"Founded on a bluff and run on that principle," as historian Jim Covert writes, the University of Portland was born on the morning of September 5, 1901, when the president casually rang a bell and summoned the other seven professors and forty boys to classes. From that moment on the steps of Waldschmidt Hall (now on the National Register of Historic Places), the school has become a nationally known university with 3,300 students, 200 professors, and an annual economic impact on Portland of some $170 million. Its alumni have earned Olympic gold medals, been elected senators and governors, and earned recognition in arts, business, teaching, and nursing. Among the university's better-known alumni are Howard Vollum (1935), founder of Tektronix; heart-valve inventor Donald Shiley (1951); U.S. ambassadors Dennis Barrett (1959) and Jim Larocco (1970); writer Jean Auel (1976); and international soccer star Tiffeny Milbrett (1995).
Oregon at the turn of the twentieth century was so unfriendly to Catholics that a ballot measure banning private education (aimed at Catholic schools) passed in 1922. Three years later, the U.S. Supreme Court overturned the law in Pierce v. Society of Sisters. Adamant that boys should have the opportunity for a Catholic college education in Oregon (girls could attend what is today Marylhurst University, the only other Catholic college in Oregon), Archbishop Alexander Christie bought the lone hall and attendant acreage of the defunct Portland University, a short-lived Methodist college, on a bluff over the Willamette River in north Portland. Christie named the school Columbia University, honoring the Columbia River, and enlisted the help of the Congregation of Holy Cross, the Catholic order of priests and brothers that ran the University of Notre Dame.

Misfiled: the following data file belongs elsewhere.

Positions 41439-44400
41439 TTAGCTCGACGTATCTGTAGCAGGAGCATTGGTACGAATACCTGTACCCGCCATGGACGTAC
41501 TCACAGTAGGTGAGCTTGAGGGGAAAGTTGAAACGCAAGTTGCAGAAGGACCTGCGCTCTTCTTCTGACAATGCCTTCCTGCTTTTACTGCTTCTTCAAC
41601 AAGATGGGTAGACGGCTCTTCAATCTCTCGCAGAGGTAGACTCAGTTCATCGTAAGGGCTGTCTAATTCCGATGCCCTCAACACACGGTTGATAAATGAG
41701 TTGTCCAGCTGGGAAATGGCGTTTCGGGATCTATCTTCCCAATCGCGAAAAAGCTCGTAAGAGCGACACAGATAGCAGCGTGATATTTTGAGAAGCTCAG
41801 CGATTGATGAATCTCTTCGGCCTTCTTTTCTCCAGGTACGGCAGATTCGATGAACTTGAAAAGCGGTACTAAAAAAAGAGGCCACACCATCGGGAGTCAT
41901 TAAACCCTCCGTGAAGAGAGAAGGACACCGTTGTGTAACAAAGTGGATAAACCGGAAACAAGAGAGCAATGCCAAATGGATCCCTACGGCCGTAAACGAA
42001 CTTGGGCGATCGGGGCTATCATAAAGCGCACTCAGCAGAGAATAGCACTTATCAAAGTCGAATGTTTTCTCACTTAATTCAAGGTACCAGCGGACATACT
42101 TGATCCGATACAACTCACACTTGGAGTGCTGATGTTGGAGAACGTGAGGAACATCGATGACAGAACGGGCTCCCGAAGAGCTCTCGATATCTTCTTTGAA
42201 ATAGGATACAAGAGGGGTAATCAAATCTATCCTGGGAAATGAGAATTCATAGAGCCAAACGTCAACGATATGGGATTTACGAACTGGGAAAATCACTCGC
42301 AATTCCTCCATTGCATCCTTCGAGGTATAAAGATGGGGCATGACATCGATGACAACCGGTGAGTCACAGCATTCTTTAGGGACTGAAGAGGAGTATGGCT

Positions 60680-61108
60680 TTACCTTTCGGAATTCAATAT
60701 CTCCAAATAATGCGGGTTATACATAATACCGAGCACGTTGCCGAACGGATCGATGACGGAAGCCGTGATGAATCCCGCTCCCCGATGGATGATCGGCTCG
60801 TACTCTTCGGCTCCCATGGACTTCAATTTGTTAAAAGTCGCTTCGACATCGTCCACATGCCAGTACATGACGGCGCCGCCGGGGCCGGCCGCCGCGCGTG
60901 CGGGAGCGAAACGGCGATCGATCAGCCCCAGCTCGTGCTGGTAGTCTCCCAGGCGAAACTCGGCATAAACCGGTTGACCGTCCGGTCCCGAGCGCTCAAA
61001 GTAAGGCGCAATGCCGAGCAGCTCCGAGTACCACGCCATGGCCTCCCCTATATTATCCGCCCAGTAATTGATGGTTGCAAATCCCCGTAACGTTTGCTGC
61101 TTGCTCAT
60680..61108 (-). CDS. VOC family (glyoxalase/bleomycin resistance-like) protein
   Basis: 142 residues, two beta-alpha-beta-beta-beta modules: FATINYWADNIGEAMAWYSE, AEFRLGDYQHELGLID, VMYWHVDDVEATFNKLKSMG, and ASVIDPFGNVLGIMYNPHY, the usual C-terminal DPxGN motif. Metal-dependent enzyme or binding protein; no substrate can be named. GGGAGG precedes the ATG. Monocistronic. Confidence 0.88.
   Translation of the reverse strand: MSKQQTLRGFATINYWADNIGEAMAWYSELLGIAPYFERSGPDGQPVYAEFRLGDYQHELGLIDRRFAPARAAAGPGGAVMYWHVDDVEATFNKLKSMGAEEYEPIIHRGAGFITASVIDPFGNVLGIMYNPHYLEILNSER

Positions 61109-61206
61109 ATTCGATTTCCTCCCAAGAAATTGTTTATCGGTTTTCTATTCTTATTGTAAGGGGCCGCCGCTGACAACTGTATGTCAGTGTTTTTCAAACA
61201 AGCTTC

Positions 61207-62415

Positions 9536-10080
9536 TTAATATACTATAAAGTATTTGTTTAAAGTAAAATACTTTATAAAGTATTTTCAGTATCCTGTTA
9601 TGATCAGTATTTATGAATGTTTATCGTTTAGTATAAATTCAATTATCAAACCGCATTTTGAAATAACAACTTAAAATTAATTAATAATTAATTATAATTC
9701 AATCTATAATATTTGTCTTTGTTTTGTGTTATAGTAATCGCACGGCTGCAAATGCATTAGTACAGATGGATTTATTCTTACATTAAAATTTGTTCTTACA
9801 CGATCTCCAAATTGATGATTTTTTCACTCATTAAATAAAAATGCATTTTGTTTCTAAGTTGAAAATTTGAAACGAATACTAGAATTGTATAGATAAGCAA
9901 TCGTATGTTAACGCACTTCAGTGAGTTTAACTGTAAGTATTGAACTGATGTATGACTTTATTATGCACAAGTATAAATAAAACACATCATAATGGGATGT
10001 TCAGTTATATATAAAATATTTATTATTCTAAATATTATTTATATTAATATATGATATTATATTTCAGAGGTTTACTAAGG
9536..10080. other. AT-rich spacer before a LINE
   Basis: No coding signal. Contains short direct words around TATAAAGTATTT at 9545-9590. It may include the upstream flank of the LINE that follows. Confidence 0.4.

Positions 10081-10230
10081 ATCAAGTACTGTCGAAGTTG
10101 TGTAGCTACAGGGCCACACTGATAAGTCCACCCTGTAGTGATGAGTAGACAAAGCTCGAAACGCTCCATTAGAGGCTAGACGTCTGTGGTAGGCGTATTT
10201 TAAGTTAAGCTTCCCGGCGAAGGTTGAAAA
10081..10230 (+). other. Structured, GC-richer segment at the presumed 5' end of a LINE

By 1922, the new university offered a college degree, and in 1935 the name was changed to University of Portland. Women were admitted in all areas of study in 1951. In 1967, the Congregation handed legal title to the university to a lay board of trustees; and by 2002, when the university concluded its centennial year, U.S. News & World Report ranked it among the best ten regional universities in the nation and one of the "best educational bargains in the West." The University of Portland is known especially for the quality of its teachers (four professors have earned state or national professor-of-the-year honors) and for its successful women's soccer team, which won the NCAA Division I national championship in 2002 and 2005.
Since its early years as a liberal arts college focusing on the humanities and sciences, the University of Portland has expanded. It absorbed the former St. Vincent's School of Nursing in 1936 and the Multnomah College of Engineering in 1948. The university also opened a business school in 1935 (now named the Dr. Robert B. Pamplin, Jr., School of Business) and a school of education in 1962. The university serves primarily undergraduate students, but it also has eleven master’s degree programs and one doctoral program (nursing).
The University of Portland stretches over 170 acres, both on the bluff and below on the riverfront on what was known as the Triangle Park Property. The riverfront campus, purchased in 2008, gives the university an opportunity to reconnect with the Willamette River in a manner not seen since its early years, when students were required to pass swimming tests in the river. Early plans include environmental science labs, a salmon recovery center, and a boathouse.
The University of Portland is the only comprehensive Catholic university in the state, and about 13,000 alumni live in the Portland metropolitan area. It contributes to Oregon’s civic life as a cultural center, with speakers, plays, sports, concerts, conferences, and symposia. It is the largest corporation in north Portland. Some 40 percent of its students each year are Oregonians.
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Covert, James T. A Point of Pride: The University of Portland Story. Portland: U. of Portland Press, 1976.